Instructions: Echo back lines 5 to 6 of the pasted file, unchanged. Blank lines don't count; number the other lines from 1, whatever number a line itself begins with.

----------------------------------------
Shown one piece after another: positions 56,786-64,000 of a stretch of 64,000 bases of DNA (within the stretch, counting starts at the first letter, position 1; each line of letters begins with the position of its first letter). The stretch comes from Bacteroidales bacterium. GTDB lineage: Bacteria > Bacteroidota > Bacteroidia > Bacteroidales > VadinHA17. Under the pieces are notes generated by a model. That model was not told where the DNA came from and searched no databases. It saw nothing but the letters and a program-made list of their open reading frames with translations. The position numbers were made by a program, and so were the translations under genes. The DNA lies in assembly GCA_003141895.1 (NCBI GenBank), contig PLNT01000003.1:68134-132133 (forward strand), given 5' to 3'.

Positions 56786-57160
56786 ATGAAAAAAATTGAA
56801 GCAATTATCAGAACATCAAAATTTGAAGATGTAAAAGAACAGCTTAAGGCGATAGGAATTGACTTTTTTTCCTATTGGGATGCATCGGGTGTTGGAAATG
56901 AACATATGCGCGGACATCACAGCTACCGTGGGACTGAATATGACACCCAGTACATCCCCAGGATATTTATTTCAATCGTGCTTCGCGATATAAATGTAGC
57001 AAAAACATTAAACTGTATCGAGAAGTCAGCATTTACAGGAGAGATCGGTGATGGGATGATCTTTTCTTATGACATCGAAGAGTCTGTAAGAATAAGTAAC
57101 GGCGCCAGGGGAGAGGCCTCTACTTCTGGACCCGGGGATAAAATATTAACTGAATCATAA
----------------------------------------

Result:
56901 AACATATGCGCGGACATCACAGCTACCGTGGGACTGAATATGACACCCAGTACATCCCCAGGATATTTATTTCAATCGTGCTTCGCGATATAAATGTAGC
57001 AAAAACATTAAACTGTATCGAGAAGTCAGCATTTACAGGAGAGATCGGTGATGGGATGATCTTTTCTTATGACATCGAAGAGTCTGTAAGAATAAGTAAC